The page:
Iowa State University students design and build therapeutic prison landscape

September 5, 2013 -  By

A partnership between the Iowa Correctional Institution for Women (ICIW) in Mitchellville, Iowa, and Iowa State University’s Department of Landscape Architecture is doubling as an assurance that  95 percent of offenders return home with improved attitudes and life skills and students graduate with a one-acre developed landscape in use to show potential employers—an accomplishment few can claim before their careers begin.

They’re creating an outdoor environment that transcends confinement to generate therapeutic and rehabilitative effects.

This summer, five students and their professor constructed a series of multipurpose outdoor classrooms in the center of ICIW’s new 30-acre campus. The classrooms will provide offenders, counselors and staff with a restorative outdoor environment for classes, counseling and vocational training. The project is part of a $68 million expansion and modernization, which includes a landscape master plan designed by Iowa State students. The new facility will open this fall.

Believed to be the first of its kind, John Baldwin, director of the Iowa Department of Corrections, said he expects the project to “become a national model for bringing humane and therapeutic landscapes into a very restrictive environment.”

During the past two years, fourth- and fifth-year students in Assistant Professor Julie Stevens’ landscape architecture studio classes created ideas for a master plan for the prison landscape. Throughout the design phase, Stevens and her students consulted with ICIW administrators and the project architects (STV in New York, and Design Alliance in Waukee, Iowa) and conducted focus groups with offenders and staff. Their comments guided the design in combination with academic concepts about therapeutic gardens.

“Designing and building the classrooms have provided us with an outdoor classroom, too. These students have learned so much out here,” Stevens said. “There are a million lessons to be learned on a project site like this.”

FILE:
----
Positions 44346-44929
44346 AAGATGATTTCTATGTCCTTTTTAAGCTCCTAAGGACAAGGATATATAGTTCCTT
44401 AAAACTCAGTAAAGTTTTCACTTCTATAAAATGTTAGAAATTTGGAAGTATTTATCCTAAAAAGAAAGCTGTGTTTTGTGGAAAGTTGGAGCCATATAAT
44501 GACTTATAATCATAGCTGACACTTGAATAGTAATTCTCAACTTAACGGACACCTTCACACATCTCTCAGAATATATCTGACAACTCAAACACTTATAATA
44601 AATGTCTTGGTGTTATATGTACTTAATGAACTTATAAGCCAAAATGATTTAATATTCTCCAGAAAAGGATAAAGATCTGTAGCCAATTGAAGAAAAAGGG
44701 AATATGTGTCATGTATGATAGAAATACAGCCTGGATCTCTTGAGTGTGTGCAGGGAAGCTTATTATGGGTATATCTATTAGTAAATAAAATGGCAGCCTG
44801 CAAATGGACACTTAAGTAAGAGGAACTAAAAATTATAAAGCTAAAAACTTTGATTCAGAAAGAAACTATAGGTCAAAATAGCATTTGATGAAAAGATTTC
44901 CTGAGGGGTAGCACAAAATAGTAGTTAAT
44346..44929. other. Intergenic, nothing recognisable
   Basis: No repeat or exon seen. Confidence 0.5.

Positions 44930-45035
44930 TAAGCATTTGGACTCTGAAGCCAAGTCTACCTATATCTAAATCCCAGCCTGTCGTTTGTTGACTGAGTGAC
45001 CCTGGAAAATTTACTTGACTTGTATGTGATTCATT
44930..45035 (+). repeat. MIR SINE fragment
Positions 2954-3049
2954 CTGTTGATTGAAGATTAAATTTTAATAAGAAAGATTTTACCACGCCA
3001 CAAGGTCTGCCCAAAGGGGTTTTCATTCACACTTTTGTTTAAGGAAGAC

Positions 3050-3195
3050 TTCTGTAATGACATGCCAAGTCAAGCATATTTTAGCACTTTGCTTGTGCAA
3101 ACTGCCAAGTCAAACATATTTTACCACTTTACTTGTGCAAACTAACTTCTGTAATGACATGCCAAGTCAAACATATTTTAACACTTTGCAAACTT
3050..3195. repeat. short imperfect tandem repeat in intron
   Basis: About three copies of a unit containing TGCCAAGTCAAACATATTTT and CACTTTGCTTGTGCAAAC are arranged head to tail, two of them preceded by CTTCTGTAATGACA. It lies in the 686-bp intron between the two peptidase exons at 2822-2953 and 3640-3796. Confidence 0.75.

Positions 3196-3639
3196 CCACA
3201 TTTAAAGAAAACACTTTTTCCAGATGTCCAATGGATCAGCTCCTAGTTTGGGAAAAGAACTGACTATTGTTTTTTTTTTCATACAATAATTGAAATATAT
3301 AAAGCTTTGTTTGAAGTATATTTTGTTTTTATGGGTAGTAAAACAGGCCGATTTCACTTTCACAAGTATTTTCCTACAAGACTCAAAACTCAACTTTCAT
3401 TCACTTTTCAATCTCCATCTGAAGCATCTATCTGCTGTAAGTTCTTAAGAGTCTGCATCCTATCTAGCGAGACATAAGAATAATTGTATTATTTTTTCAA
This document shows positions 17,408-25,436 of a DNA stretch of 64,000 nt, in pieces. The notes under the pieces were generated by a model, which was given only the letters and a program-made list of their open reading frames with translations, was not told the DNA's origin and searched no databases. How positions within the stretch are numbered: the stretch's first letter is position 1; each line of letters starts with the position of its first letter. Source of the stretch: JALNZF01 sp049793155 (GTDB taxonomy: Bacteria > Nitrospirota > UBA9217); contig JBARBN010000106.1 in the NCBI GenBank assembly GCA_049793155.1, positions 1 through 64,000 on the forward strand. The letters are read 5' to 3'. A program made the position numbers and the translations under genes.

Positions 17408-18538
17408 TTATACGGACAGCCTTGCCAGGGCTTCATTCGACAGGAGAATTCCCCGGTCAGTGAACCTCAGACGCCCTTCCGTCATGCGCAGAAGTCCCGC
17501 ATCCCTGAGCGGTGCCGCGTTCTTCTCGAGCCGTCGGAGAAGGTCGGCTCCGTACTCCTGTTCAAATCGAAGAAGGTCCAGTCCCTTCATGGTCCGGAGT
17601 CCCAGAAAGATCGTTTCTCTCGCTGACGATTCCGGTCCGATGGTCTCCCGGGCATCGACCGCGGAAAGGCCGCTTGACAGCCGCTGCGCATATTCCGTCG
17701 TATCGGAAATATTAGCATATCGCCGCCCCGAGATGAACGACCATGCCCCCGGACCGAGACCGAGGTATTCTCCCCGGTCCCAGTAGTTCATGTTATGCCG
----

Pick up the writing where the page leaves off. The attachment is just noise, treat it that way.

And the students have done it all—from operating a Bobcat and excavator to cutting limestone blocks and shimming walls. They’ve learned the importance of paying attention to details.

“The hands-on experience has had a far greater impact on their understanding than I could ever provide in a classroom with slides,” Stevens said.

Colten McDermott, a senior from Newton, Iowa, said: “We’ve really learned how design translates into construction. It’s helped us think about how something will be experienced. …This really helps us understand the construction process and how to make needed changes and adjustments in the design as we go along.”

Brandon Pentico, a senior from Perry, Iowa, said he’s taken from the project a lesson in flexibility.

“The design is never done; things will change,” Pentico said. “It’s important to have the ability to anticipate what might change and be flexible.”

Students aren’t the only ones to gain experience in landscape architecture, though.

Working alongside them are six offenders from the Newton Correctional Release Center-Minimum Security.

One offender from the minimum-security facility said: “This puts me back into the community, and I try to get everything I can out of this experience. It will help me in the long run. I’ve learned people skills and about landscape architecture as a career and different aspects of design.”

And the therapeutic outdoor classroom approach has shown promise for offenders, said Patti Wachtendorf, ICIW warden.

The recidivism rate for women who complete the treatment program is 12 percent compared to 25 percent for the rest of the ICIW population.

In the coming years, Stevens and her students will continue to work with the ICIW to design and build the landscape. In September, they’ll plant aspens and oaks with a crew of female offenders, and return next spring to do prairie planting.

“I can’t wait to see the women using the spaces our students have worked so hard to design and build,” Stevens said.

LM Staff

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